81.1 F
Saturday, September 30, 2023

Hands-on Black History Two Hours Away

Educator Barnes is an educator and education reporter. She attended school in Indianapolis, K-12, and is a graduate of Purdue University (B.S.) and IUPUI (M.S.). In addition to her work as an educator, she navigates the education system as a parent of identical twin boys.

More by this author

Roots 101 African-American Museum.
Roots 101 African-American Museum. (Photo/Educator Barnes)

Travel doesn’t have to be expensive, and it does not have to be far away. My husband and I were in a conundrum as our twin sons’ spring break approached. In kindergarten, we took them to Washington D.C. One of my sons learned about the Dr. King monument that school year and asked to see it in person. We got on a plane and flew to D.C.

However, every year, it is not feasible for us, both my husband and I, to get days off during their spring break. Spring break dates are popular request times. Most jobs rotate time off, so the same employees don’t have the same breaks off.

This year, for 6th grade, we set our sights on Louisville, KY. At a minimum, we knew we could drive back home on the same day if necessary. I was born in Jeffersonville, IN, a small city that many people don’t know about. Normally, I say, “I was born in Jeffersonville, IN, which is across the bridge from Louisville.” Due to the Kentucky Derby, most folks know where Louisville is, which gives them an idea of where I was born.

However, I was raised in Indy. When you have family who lives so close to Louisville, many times, they aren’t interested in exploring the city. At 39 years old, I decided that it was about time to do so.

As a former English teacher and current college professor, I like to ask students, “Where are the Black people?” or “What is the Black history in this place?” Black people are everywhere. This country was built on our backs through forced and unpaid labor. When we were in Louisville, I asked these same questions. This landed us at the Roots 101 African-American Museum. This museum was named USA Today’s Top 10 Best New attractions of 2021.

When we entered, we were greeted by Lamont Collins, the museum’s founder. He told us that he named the museum Roots 101 because he wanted Black people, especially children, to learn their roots and to know we have a rich history in Africa that did not begin with African enslavement. The 101 part of the name is based on the fact that foundational college courses are typically labeled 101. He sees the museum as a starting place that will hopefully spark continued education.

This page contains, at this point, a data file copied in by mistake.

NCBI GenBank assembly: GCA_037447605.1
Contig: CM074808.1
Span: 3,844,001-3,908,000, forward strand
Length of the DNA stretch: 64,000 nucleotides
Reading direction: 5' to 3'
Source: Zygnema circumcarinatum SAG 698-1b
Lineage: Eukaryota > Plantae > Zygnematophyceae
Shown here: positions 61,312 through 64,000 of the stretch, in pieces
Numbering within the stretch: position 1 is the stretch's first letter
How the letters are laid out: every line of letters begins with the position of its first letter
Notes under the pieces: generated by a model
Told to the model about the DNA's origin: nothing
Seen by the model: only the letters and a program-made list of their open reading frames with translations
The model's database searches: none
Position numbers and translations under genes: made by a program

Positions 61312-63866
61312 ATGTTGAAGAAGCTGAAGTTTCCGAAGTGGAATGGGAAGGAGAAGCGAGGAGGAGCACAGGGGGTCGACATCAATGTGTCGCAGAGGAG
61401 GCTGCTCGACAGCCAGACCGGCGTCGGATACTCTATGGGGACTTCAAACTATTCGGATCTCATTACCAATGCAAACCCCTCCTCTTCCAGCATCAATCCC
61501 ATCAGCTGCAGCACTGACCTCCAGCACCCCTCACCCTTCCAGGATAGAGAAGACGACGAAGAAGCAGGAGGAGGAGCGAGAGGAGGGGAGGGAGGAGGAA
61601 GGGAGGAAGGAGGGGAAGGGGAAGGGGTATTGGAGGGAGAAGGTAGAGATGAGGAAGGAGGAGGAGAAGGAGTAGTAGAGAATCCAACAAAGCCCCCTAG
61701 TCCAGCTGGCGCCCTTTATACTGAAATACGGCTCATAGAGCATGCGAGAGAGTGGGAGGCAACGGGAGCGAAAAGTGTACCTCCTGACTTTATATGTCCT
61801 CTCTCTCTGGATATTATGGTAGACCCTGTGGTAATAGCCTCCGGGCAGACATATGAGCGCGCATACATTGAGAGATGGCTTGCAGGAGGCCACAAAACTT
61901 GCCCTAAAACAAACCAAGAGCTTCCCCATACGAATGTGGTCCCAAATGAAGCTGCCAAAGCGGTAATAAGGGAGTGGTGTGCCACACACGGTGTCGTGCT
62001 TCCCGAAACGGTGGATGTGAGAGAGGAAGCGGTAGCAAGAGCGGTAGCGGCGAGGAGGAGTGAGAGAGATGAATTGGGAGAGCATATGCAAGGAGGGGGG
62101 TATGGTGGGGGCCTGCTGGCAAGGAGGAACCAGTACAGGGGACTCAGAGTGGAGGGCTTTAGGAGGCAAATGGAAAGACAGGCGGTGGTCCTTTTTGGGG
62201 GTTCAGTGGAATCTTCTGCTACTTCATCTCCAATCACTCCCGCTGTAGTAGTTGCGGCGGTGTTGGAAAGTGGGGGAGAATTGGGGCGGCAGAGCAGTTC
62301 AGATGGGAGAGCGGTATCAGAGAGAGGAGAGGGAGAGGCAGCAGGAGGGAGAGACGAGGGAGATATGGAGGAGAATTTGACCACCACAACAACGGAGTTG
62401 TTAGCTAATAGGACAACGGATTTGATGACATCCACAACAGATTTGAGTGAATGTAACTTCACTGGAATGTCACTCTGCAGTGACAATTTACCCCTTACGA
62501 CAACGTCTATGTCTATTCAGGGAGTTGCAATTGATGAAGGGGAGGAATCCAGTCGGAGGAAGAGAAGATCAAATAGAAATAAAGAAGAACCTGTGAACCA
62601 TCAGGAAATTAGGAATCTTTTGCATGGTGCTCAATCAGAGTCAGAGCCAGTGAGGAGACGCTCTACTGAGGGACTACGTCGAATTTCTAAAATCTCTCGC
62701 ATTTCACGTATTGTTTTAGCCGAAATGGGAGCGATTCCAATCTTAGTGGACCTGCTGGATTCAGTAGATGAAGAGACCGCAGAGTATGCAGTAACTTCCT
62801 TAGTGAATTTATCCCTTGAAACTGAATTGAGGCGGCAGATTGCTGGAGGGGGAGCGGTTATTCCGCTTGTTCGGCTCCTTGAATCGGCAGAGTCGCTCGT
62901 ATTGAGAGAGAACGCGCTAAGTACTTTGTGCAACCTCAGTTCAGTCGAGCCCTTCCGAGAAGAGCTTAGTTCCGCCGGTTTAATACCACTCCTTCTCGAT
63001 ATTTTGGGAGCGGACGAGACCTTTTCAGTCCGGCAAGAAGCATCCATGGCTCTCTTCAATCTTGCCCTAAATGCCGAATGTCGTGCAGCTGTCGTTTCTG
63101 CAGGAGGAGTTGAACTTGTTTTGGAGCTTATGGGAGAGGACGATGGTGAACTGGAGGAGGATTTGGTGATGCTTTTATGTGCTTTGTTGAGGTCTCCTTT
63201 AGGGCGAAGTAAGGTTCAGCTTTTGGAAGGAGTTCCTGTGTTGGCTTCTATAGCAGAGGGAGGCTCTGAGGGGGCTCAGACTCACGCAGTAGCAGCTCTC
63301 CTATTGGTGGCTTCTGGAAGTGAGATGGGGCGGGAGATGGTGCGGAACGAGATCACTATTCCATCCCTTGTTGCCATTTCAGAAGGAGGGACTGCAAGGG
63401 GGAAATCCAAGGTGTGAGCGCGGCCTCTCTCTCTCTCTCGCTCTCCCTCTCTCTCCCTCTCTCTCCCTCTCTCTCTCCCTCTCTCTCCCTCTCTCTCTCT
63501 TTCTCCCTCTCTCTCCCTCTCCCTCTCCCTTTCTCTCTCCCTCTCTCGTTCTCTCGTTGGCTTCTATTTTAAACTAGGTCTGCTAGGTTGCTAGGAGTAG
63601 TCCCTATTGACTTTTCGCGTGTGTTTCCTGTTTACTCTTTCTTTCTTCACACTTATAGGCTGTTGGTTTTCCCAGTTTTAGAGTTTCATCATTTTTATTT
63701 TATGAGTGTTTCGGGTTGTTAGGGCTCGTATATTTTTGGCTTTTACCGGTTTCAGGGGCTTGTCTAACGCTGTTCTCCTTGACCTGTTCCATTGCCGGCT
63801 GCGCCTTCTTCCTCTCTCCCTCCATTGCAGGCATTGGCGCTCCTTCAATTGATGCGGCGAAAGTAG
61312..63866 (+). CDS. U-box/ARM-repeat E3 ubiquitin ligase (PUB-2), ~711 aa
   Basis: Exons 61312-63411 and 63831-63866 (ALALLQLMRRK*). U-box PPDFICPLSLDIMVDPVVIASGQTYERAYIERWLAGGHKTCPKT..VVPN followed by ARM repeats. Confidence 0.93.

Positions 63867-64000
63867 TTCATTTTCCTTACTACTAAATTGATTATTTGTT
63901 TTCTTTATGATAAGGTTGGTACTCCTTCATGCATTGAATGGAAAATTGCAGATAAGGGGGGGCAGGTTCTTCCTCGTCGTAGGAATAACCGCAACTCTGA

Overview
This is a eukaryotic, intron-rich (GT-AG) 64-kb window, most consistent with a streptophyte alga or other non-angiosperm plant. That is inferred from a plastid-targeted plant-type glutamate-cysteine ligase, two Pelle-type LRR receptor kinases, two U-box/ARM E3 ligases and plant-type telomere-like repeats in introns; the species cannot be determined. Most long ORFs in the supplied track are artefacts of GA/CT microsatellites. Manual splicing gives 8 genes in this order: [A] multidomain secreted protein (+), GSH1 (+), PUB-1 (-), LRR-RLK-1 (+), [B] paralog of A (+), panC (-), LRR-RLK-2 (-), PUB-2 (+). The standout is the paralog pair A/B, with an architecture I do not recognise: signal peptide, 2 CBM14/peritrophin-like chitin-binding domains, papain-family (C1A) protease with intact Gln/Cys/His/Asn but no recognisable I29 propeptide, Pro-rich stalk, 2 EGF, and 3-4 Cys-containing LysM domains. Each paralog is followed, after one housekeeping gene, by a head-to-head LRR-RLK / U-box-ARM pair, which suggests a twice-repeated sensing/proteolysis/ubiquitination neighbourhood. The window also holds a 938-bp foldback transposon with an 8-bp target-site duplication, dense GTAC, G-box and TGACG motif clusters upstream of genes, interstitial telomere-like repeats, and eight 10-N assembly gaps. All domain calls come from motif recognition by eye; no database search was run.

The museum journey starts in Africa and weaves its way to the last exhibit, Black Future. Since the museum is in Louisville, local history is interwoven throughout the national Black history captured in the museum. Local highlights include Muhammad Ali, The Allen Hotel, a hotel listed in the Green Book that let Black people know which places were safe for them when traveling, and the tragic murder of Breonna Taylor, an injustice that captured national attention.

My boys enjoyed the experience. Their favorite part is that you could touch items in the museum. This is not always the case in other museums.

Hoosiers, fill up the tank and head down the highway to the Roots-101 African-American Museum. You won’t regret it.

Contact Indy Kids Winning reporter Educator Barnes at 317-721-2181 or shawntab@indyrecorder.com. Follow her on Facebook, Instagram, Twitter, & TikTok @educatorbarnes.

Educator Barnes’ work is supported through a partnership between Indy Kids Winning and the Indianapolis Recorder. Visit indykidswinning.com to learn more.

- Advertisement -

Upcoming Online Townhalls

- Advertisement -

Subscribe to our newsletter

To be updated with all the latest local news.

Stay connected


Related articles

Popular articles

Español + Translate »
Skip to content